Set the current date as a default value

Applies to
Microsoft Office InfoPath™ 2003

Although automatically inserting the current date into an InfoPath form requires you to write some script, it will save time for your users (who won’t have to type or remember the date) and reduce mistakes. This article takes you through the process of adding the current date as a default value in your form. If you’ve never used script before, don’t worry — the steps outlined in this article don’t require any previous scripting experience.

Note    Microsoft Office InfoPath 2003 Service Pack 1 includes a number of features that make it easier to design, publish, and fill out forms, including improvements to default values. If you install the service pack, you can set the current date or time as a default value in your forms using a simple procedure that does not require writing script. To learn more about the service pack and how to download it, see Upgrading to Microsoft Office InfoPath 2003 Service Pack 1.

To add the current date automatically, you need to have a date picker in your form. If you haven’t created a date picker, go ahead and do it now.

Create the OnLoad event handler

Because you want the date to appear when the form is first opened, you need to write script that is part of the OnLoad event. Any script in the OnLoad event runs every time the form is opened. To get to the OnLoad event, do the following:

  • In design mode, on the Tools menu, point to Script, and then click On Load Event.

This creates the OnLoad event handler (the name for the script that runs when the form opens — it "handles" the event), opens Microsoft Script Editor (MSE) (Microsoft Script Editor (MSE): A programming environment used to create, edit, and debug Microsoft JScript or Microsoft VBScript code in an InfoPath form.), and positions your pointer in the handler. The section of script that you’re working with should look like this:

//======= 
// The following function handler is created by Microsoft Office InfoPath.
// Do not modify the name of the function, or the name and number of arguments.
//======= 
function XDocument::OnLoad(eventObj)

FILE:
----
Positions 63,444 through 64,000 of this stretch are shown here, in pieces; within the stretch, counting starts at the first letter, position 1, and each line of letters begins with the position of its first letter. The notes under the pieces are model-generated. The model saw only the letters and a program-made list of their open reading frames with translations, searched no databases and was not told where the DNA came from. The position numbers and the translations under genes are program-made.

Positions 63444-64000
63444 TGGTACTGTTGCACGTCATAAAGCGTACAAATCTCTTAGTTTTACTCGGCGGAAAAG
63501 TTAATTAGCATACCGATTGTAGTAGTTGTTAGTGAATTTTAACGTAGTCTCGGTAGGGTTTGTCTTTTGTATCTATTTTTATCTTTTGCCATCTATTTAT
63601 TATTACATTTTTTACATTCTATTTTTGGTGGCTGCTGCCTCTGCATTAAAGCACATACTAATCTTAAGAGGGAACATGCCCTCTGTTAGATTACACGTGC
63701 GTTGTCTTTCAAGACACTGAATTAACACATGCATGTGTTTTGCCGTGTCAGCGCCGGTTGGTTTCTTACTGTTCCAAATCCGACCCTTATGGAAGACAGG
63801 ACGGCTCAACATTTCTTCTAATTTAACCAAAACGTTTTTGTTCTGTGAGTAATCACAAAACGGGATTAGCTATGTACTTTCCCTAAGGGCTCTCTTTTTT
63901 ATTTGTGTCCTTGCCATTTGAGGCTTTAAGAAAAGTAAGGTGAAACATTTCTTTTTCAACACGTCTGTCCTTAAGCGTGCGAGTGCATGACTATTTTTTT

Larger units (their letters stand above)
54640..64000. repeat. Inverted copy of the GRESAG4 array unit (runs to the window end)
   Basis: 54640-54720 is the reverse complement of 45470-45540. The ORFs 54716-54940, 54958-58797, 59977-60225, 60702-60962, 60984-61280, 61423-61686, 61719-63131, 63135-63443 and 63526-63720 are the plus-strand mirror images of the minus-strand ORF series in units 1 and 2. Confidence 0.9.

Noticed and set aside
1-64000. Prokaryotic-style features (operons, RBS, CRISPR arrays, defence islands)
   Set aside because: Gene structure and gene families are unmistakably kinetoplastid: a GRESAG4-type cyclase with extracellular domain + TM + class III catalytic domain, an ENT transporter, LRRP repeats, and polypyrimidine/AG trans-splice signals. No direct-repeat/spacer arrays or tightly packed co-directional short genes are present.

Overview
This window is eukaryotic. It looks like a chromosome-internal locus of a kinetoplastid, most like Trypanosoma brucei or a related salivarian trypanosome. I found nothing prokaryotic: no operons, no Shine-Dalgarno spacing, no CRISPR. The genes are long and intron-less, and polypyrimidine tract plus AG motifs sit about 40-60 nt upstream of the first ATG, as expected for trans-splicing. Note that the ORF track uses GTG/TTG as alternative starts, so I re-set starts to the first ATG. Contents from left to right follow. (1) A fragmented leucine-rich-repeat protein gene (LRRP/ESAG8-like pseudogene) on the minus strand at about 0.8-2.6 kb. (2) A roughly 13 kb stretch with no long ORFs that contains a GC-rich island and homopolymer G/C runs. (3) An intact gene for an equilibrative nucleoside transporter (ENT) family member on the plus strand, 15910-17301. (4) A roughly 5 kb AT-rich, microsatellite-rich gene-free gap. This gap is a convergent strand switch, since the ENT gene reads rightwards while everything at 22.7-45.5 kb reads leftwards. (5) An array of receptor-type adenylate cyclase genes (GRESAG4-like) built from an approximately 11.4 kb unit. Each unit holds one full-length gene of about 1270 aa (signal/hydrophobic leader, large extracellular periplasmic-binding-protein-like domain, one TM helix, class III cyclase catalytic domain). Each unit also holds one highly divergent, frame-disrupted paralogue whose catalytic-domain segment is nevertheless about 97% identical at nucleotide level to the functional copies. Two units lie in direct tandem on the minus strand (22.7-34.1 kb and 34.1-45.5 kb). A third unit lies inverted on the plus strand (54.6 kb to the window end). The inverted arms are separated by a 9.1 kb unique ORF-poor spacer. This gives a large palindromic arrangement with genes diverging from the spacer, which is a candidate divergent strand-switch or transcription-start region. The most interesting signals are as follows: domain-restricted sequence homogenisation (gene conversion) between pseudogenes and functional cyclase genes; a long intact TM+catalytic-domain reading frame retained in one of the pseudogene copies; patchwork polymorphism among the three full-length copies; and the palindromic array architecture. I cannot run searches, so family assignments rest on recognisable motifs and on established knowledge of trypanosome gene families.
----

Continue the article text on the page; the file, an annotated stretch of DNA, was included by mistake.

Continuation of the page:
{ 
     // Write your code here 
}

 Note   All the script in this article is in Microsoft JScript® syntax.

It is important that you access the OnLoad event as described in the previous procedure. This automatically creates an entry in the form definition file (.xsf) (form definition file: An XML file with an .xsf extension that contains information about all other files and components used within a form, including user interface customizations, XML Schemas, views, business logic, events, and deployment settings.), which is necessary for the event handler to run properly.

Add new script to the OnLoad event handler

After you create the OnLoad event handler, you’re ready to add the new script that will automatically insert the current date into your form. Copy the following text into a text editor, such as Notepad. Select the text in the text editor, and then paste it over the "// Write your code here" text in MSE.

 Note   Pasting the text into a text editor first prevents the Hypertext Markup Language (HTML) (HTML: The standard markup language used for documents on the World Wide Web. HTML uses tags to indicate how Web browsers should display page elements such as text and graphics and how to respond to user actions.) formatting marks from appearing in the script.

     if (!(XDocument.IsNew))
          return;
     if (XDocument.IsSigned) 
          return;
   
     var now = new Date();
     var xmlNode = XDocument.DOM.documentElement.selectSingleNode("my:group1/my:field1");
     if (xmlNode.getAttribute("xsi:nil"))
          xmlNode.removeAttribute("xsi:nil");
       xmlNode.text = getDateString(now);

The resulting function should look like this:

function XDocument::OnLoad(eventObj)
{
     if (!(XDocument.IsNew))
          return;
     if (XDocument.IsSigned) 
          return;
   
     var now = new Date();
     var xmlNode = XDocument.DOM.documentElement.selectSingleNode("my:group1/my:field1");
     if (xmlNode.getAttribute("xsi:nil"))
          xmlNode.removeAttribute("xsi:nil");
       xmlNode.text = getDateString(now);
}
   

This function does the following:

  • Makes sure that the form is new. If the form isn’t new (that is, if the form has already been saved), the function ends. This means that the script will only add a date the first time the form is opened, instead of every time.
  • Makes sure that the form hasn’t been digitally signed. If it has, the fields cannot be updated, so the function ends.
  • Uses the built-in Date command to assign the current date to the variable dateNow.
  • Removes the xsi:nil attribute from the field where you want the date stored. This attribute is attached to blank fields with certain data types to prevent blank values from being marked as invalid. The attribute must be removed before a value can be added to the field. When a user adds values to fields while filling out a form, this attribute is removed automatically. When you are using script, however, you must explicitly remove it.